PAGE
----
This odd church, surrounded by a high wall, hidden by trees and isolated in the middle of a field between Whithorn and Garlieston, is something of a mystery. There are tantalising glimpses however that it may have played a small part in the Scottish Wars of Independence. Could this enigmatic little church be the site of a mass grave?
Little appears to be known of the church’s origins. It is supposed to have been built by Fergus of Galloway in the 12th century as a private chapel for nearby Cruggleton Castle, perched on the cliff top over-looking Wigtown Bay, also known as the Black Rock of Cree.
Although no signs have yet been found, it is possible that the church may once have been surrounded by a village. The church was granted to Whithorn Priory in 1424 and was ruinous by 1890, when it was restored by the Marquess of Bute.
There is something strangely out of character about the place when compared with other old kirks in the area, in that you quickly become aware that the burial ground contains none of the gravestones that surround other churches. There is an odd rectilinear enclosure towards the rear of the church and a line of boulders between the gate and the front of the building. Neither of these features carry any indication to what they might be.
There is however a slight clue in the folktale ‘The Standard of Denmark’, which tells of a raid on Cruggleton Castle, then inhabited by the Kerlies (an ancient Irish family that settled in Wigtownshire also known a M’Kerlie and MacCarole) by the Graemes. Eppie Graeme had fallen in love with the chief’s son Allan. The chief refused consent for them to marry, so Eppie and her father Dugald storm the castle to carry him away. The raid goes badly wrong as the Kerlies are prepared for them and both are killed along with 200 others, “on searching among the slain, they found Dugald Graeme, his head literally dashed to pieces with a stone. Upwards of two hundred were found dead, all of whom were buried in the old church-yard of Cruggleton.”*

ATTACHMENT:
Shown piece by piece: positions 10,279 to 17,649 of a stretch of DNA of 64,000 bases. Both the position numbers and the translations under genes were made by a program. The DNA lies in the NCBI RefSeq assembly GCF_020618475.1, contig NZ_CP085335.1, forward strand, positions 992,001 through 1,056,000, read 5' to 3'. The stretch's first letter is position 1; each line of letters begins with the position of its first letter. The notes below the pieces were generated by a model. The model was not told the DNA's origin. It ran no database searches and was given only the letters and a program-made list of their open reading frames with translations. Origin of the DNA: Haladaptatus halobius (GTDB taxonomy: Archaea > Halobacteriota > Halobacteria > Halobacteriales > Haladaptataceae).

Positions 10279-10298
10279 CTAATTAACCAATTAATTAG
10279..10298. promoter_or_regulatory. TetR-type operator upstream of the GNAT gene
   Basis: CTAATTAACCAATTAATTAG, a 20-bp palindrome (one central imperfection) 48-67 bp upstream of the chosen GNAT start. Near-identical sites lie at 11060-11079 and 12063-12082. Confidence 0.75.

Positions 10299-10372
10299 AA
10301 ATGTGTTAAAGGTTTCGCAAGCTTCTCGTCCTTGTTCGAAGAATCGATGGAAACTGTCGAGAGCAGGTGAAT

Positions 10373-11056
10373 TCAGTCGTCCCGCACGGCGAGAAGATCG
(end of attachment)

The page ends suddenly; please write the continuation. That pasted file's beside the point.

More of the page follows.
It is known that William Kerlie lost the castle in 1282, when betrayed by his guest Lord Soulis (a secret follower of Edward I). John Comyn had temporary possession in 1292 before it was captured by Edward I. Meanwhile, William Kerlie had joined with William Wallace and retook the castle in 1297. Kerlie was still with Wallace when he was captured in 1305. Maybe the story of the mass burial in the churchyard is a mythologised memory of the inhumation of the slain from one of these battles.
Another explanation for the lack of gravestones could be that the parish was united with Sorbie in the 17th century. If the church fell out of use at that point, it may well be that no burials took place through the 18th and 19th centuries when the use of carved, individual grave markers where at their most fashionable.
Some have commented that Cruggleton Church has an unsettling atmosphere and it is true that when the wind rattles the branches of the trees, it gives the place a restless feeling, completely at odds with the peaceful air of other churchyards such as Kirkmaiden or Kirkmadrine. Sat alone and apart, shielded by trees, wall and high gate, Cruggleton Church does not invite visitors, offers no commanding views, no tantalising clues to its past and holds its secrets close.
*Legends of Galloway, James Denniston 1825